Q: How can retailers connect with consumers using this technology?
Sutija: NFC technology allows consumers to make informed shopping decisions at any time. For example, someone is looking for a nice bottle of wine to go with dinner — they go into the store and encounter a literal wall of options. A wine clerk isn’t always available, but when the bottles themselves have special NFC tags, consumers are a phone tap away from information about the wine’s vintage, history of the vineyard, pairing notes or a promotional discount upon purchase. This can continue after purchase too — each NFC tag is uniquely identifiable and the content tied to it can be adjusted after a purchase through a software monitoring platform. For example, a customer could receive a coupon from the retailer to reorder the product from home.
Q: How can NFC-enabled smart tags best be leveraged in the supply chain? What about as a loss prevention tool?
Sutija: According to a research report by Kroll — a leading security risk management firm — during 2016, 29 percent of businesses suffered from thefts of physical assets or stock while 26 percent of businesses suffered from vendor, supplier, or procurement fraud. These losses typically occurred within an unmonitored, unsecured supply chain. Adding discrete, flexible sensors into packaging can help reduce these losses once the product leaves the shipping dock. The NFC tags, which are easily integrated into a range of packaging form factors, generate valuable data to help supply chain managers track, trace, and secure valuable shipments.
Q: NFC-enabled smart tags generate a great deal of Big Data. What is the most effective way to analyze and utilize this Big Data?
Sutija: Through a cloud-based, multi-tenant software platform, companies can monitor and manage NFC tags remotely, allowing for custom content delivery, consumer activity tracking, and detailed analytics and reporting. Through this platform, companies can quickly create campaigns, test messaging, measure effectiveness, and then adjust as needed.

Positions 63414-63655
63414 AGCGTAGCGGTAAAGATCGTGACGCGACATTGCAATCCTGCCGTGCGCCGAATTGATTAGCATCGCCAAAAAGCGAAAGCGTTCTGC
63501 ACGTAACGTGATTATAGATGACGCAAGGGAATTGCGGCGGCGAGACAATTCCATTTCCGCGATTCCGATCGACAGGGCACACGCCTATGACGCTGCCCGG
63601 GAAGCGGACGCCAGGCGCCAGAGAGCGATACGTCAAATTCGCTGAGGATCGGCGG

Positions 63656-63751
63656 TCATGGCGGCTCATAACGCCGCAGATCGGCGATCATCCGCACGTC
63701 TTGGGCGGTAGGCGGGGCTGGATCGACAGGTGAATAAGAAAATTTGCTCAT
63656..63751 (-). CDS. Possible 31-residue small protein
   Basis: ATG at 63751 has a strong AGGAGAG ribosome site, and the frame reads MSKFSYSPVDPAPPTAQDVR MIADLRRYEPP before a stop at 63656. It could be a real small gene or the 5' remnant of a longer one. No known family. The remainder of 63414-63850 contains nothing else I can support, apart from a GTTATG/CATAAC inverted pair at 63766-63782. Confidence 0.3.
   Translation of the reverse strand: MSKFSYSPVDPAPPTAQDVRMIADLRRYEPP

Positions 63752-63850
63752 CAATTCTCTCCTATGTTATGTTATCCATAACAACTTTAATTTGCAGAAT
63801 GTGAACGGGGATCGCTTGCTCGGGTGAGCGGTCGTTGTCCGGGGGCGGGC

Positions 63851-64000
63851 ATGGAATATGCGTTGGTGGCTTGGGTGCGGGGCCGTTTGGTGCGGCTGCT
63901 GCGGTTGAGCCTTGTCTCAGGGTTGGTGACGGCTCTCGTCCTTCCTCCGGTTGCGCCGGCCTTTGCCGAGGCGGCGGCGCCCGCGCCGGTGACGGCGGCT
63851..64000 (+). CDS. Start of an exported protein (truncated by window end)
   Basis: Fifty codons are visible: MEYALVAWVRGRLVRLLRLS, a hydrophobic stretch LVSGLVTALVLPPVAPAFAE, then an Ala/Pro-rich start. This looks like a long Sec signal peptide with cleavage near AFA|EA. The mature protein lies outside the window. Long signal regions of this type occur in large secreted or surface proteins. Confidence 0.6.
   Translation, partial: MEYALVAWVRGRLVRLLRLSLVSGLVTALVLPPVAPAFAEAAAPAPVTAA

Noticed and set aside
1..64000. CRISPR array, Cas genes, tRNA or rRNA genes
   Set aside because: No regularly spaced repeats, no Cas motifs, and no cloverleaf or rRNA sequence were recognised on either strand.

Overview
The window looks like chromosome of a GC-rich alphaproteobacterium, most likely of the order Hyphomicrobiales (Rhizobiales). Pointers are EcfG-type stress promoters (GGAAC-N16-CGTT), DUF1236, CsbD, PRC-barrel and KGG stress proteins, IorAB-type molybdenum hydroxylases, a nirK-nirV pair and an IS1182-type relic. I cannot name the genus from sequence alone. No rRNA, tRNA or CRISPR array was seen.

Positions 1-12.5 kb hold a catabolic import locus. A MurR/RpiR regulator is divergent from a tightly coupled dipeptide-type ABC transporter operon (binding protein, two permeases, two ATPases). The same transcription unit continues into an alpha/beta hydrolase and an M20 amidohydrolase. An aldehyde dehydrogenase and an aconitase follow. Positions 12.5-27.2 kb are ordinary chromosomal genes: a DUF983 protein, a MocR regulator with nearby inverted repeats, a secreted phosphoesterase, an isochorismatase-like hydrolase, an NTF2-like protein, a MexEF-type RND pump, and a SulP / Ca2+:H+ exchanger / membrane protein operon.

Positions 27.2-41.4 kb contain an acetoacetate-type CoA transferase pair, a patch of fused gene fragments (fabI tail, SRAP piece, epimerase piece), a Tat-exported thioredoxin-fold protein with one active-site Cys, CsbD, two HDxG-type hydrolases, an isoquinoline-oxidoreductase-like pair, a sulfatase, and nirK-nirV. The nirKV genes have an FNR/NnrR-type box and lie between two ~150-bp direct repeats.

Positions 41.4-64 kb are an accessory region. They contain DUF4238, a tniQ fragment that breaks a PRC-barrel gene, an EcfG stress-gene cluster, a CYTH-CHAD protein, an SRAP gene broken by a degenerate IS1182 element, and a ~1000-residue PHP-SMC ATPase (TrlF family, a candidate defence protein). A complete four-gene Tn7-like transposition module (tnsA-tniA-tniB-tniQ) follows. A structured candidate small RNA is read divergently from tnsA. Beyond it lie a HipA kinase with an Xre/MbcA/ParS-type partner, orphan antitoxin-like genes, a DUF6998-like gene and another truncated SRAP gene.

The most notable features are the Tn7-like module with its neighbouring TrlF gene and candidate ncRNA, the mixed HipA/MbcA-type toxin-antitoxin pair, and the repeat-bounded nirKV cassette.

Q: In your view, how is the customer experience changing with the rise of NFC-enabled smart tags and how will those changes benefit retailers?
Sutija: The customer experience is being changed by NFC tags by allowing a direct connection between brands and consumers at each step of the customer journey: from brand discovery to intent of purchase to first use and ultimately the decision to replenish. This direct connection effectively eliminates intermediaries like search engines, online marketplaces, and social platforms that always have the brand’s best interest in mind. By tapping the NFC tag with their smartphone, a customer can get unique, personalized information not just for that product, but for each step of the journey — different information can be sent to the customer before, during, and after purchase.
Q: Will iBeacons eventually lead to the downfall of NFC and RFID technology?
Sutija: First, iBeacons tend to be very intrusive and push information to consumers in a particular location whether they want to receive it or not. NFC, on the other hand, is very intent-driven and much more of an opt-in experience. Next, iBeacons and NFC can actually work together in a retail environment. iBeacons and other Bluetooth-based technologies work around a particular location or point of interest, you have to be in range of the beacon. Bluetooth makes a place interactive — within a certain range. It doesn’t go home with the consumers like NFC can — iBeacons are good for driving a special offer at the location itself, but won’t tell you specific details of individual products.